I’m astonished every year by the amount of reporting and compliance businesses must keep up with, especially small businesses. Think about it: 1099s, payroll tax, sales tax, federal tax, state tax, property tax, department of labor, corporation commission or secretary of state filings, reporting to banks, financial records, insurance, legal compliance, and so on. I don’t know about you, but I’ve barely started the list, and my head is spinning. I wish I had news of relief for you, but sadly, I’ve become accustomed to giving bad news as a CPA.
Back to History Class
There’s a scene in the “Wolf of Wall Street” when Jordan Belfort (Leonardo DiCaprio) meets with a Swiss banker and quizzed him on whether the bank would cooperate with U.S. investigations. The way this event is portrayed is somewhat comical, but the reality of these conversations was everything but funny to the U.S. government. The Bank Secrecy Act of 1970 (BSA) was passed in response to the proliferation of money laundering. Along with this came the requirement for U.S. citizens and residents to report their foreign bank accounts. To help with the enforcement of this, among other items included in the BSA, the Financial Crimes Enforcement Network (FinCEN) was established in 1990.
Fast Forward to Present Day
It’s surprising how few people know the Corporate Transparency Act (CTA) was passed in 2021 despite its widespread application. Well, class, it’s time to listen up. Not being aware of this act in 2024 will be like brewing your coffee in the morning without the coffee pot and having your coffee spill all over the counter and floor. And yes, I’ve done that—multiple times. Most companies are subject to the new Beneficial Ownership Information Reporting as part of the CTA. These reports will be administered and filed with the FinCEN. This report aims to make the ownership of certain entities more transparent. This is meant to make it more difficult for “Wolf of Wall Street” types to hide or benefit from illegal gains.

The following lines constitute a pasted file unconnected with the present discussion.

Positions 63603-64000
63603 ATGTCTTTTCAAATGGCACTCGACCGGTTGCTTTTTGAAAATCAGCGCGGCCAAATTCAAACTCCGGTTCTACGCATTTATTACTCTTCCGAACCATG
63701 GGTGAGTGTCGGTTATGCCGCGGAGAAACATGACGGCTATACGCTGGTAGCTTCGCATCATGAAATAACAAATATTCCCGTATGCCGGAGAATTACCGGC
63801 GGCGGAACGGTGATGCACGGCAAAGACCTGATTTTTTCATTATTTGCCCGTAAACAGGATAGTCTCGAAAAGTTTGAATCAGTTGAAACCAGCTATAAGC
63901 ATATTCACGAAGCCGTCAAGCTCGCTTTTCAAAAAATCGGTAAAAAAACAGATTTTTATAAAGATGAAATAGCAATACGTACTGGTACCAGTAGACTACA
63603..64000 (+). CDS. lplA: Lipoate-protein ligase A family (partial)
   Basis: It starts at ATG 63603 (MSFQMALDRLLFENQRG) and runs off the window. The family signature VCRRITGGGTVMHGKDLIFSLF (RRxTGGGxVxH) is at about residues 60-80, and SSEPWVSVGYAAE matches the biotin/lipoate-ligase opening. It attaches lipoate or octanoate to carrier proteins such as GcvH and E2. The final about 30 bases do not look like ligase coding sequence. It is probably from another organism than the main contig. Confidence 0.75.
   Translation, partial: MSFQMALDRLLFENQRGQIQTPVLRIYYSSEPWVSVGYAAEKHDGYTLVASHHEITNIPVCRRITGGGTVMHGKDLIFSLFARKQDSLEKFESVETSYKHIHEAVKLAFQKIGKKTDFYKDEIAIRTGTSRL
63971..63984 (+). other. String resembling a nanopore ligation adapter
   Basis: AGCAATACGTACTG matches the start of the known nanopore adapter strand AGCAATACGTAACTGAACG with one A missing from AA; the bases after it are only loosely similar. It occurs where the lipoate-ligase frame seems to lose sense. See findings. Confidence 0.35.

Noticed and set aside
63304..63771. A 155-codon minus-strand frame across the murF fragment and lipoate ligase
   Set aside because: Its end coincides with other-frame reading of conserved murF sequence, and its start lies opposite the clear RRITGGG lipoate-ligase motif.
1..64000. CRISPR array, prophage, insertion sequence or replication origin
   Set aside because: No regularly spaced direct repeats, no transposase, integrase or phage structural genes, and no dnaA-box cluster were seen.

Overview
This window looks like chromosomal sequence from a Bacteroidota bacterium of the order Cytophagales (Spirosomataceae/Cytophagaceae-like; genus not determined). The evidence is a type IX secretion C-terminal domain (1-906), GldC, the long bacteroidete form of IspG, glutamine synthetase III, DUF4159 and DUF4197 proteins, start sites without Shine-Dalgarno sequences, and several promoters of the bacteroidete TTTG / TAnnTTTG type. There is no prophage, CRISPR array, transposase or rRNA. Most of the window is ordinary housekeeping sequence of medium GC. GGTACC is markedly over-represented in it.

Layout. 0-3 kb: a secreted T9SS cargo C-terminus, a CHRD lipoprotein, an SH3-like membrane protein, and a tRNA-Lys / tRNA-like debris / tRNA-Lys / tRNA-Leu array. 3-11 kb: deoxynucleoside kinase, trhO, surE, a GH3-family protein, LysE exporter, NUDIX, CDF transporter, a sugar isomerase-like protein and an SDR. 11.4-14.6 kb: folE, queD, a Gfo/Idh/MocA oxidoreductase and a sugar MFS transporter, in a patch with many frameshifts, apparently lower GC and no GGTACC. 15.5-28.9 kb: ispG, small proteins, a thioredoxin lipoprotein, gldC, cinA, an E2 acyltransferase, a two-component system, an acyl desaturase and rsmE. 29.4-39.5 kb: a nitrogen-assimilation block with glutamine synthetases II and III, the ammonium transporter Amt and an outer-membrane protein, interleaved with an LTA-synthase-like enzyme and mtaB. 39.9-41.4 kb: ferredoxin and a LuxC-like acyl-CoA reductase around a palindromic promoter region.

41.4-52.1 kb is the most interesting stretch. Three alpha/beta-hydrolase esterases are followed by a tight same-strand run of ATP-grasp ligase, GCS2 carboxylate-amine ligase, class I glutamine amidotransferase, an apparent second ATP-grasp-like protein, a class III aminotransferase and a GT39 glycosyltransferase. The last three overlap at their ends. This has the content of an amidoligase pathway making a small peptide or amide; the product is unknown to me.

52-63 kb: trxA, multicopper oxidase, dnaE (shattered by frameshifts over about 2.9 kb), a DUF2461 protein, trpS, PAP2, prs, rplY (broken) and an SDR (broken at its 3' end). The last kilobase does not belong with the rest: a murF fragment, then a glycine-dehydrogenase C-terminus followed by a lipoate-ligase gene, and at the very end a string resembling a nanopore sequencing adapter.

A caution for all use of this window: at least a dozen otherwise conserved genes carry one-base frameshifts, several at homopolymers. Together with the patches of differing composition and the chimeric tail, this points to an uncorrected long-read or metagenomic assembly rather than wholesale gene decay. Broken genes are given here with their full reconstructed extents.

Who Are the Unlucky Ones?
Both domestic and foreign entities considered “reporting companies” must file the Beneficial Owner Information (BOI) Report. A reporting company includes corporations, limited liability companies, and other entities created by filing a document with a secretary of state (SOS) or any similar office. That’s essentially every entity. This may even include certain trusts, business trusts, or foundations if the state they are created within requires filing a document with the SOS or a similar office.
Everything Except Your Blood Type
Reporting companies must report the entity’s legal name, trade name, street address, jurisdiction of formation or registration, and Taxpayer Identification Number. In addition to this information, reporting companies will need to report the following information on their beneficial owners:
- Date of birth
- Residential address
- Identifying numbers from acceptable identification documents such as a passport or U.S. driver’s license.
A beneficial owner is an individual who either directly or indirectly exercises substantial control over the reporting company or owns or controls at least 25% of the reporting company’s interest. This sounds like a simple determination, but I assure you it’s not. In fact, most of the FAQs from FinCEN regarding who a beneficial owner begins with “but that may depend.” Have fun reading that…
Delay Delay Delay
Companies created or registered to do business before January 1, 2024, will have until January 1, 2025, to file their initial BOI report. Companies created in 2024 aren’t so fortunate. These companies must file within 90 calendar days of receiving notification that their creation or registration is effective.
Let There Be Exemptions
There are 23 types of entities that are exempt from the BOI reporting. Many entities are exempt because they must report similar information through other compliance. However, two exemptions that might apply to you are the large operating company and the inactive entity exemptions. The former employs more than 20 full-time employees in the U.S., has reported gross revenue of over $5 million, and is physically present in the U.S. The latter is one that was in existence on or before January 1, 2020, is not engaged in active business, is not owned by a foreign person, does not have any assets, has not had a change in ownership within the preceding twelve months and has not sent or received more than $1,000 in the preceding twelve months.
Fingers Pointing in Every Direction
The $10,000 question is, who will file these returns on behalf of companies? Literally, since $10,000 is the maximum penalty for failure to file these reports. Most CPAs won’t be filing these on behalf of their clients (including us) even though FinCEN is within the envelope of the Treasury Department. It will also be difficult to convince many attorneys to file these reports as they won’t always have all the information necessary or be notified of changes.
As if the high penalties aren’t enough, there’s also the threat of imprisonment for a person who willfully violates the BOI reporting. You can find more information on this new compliance requirement by visiting the FinCEN website. Happy New Year!
BeachFleischman provides accounting, assurance, tax, and comprehensive advisory services for professionals in the real estate industry. Contact us today to learn more.
This article was originally published in the February 2024 issue of TREND report.